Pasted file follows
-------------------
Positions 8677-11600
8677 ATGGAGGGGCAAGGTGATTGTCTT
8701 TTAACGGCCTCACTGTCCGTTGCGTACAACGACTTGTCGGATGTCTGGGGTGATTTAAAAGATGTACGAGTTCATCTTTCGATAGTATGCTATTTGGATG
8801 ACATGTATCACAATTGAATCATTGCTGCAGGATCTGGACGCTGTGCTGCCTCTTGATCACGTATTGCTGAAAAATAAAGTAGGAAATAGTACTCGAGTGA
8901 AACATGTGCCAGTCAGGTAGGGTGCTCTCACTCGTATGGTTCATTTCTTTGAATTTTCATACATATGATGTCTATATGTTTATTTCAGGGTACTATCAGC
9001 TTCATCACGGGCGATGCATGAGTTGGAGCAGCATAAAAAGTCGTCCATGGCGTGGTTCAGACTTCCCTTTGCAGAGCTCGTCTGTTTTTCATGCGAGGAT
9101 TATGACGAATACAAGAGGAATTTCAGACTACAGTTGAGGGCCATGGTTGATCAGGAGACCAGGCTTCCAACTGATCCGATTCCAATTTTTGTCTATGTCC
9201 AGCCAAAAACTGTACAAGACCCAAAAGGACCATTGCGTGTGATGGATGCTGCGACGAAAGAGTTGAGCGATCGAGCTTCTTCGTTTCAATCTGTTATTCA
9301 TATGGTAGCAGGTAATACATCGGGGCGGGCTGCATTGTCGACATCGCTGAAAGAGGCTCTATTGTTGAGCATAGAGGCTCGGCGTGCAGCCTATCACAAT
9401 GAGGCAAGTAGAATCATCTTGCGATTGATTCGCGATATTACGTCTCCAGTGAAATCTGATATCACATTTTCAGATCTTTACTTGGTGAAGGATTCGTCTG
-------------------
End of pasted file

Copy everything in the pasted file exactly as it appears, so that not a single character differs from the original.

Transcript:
Positions 8677-11600
8677 ATGGAGGGGCAAGGTGATTGTCTT
8701 TTAACGGCCTCACTGTCCGTTGCGTACAACGACTTGTCGGATGTCTGGGGTGATTTAAAAGATGTACGAGTTCATCTTTCGATAGTATGCTATTTGGATG
8801 ACATGTATCACAATTGAATCATTGCTGCAGGATCTGGACGCTGTGCTGCCTCTTGATCACGTATTGCTGAAAAATAAAGTAGGAAATAGTACTCGAGTGA
8901 AACATGTGCCAGTCAGGTAGGGTGCTCTCACTCGTATGGTTCATTTCTTTGAATTTTCATACATATGATGTCTATATGTTTATTTCAGGGTACTATCAGC
9001 TTCATCACGGGCGATGCATGAGTTGGAGCAGCATAAAAAGTCGTCCATGGCGTGGTTCAGACTTCCCTTTGCAGAGCTCGTCTGTTTTTCATGCGAGGAT
9101 TATGACGAATACAAGAGGAATTTCAGACTACAGTTGAGGGCCATGGTTGATCAGGAGACCAGGCTTCCAACTGATCCGATTCCAATTTTTGTCTATGTCC
9201 AGCCAAAAACTGTACAAGACCCAAAAGGACCATTGCGTGTGATGGATGCTGCGACGAAAGAGTTGAGCGATCGAGCTTCTTCGTTTCAATCTGTTATTCA
9301 TATGGTAGCAGGTAATACATCGGGGCGGGCTGCATTGTCGACATCGCTGAAAGAGGCTCTATTGTTGAGCATAGAGGCTCGGCGTGCAGCCTATCACAAT
9401 GAGGCAAGTAGAATCATCTTGCGATTGATTCGCGATATTACGTCTCCAGTGAAATCTGATATCACATTTTCAGATCTTTACTTGGTGAAGGATTCGTCTG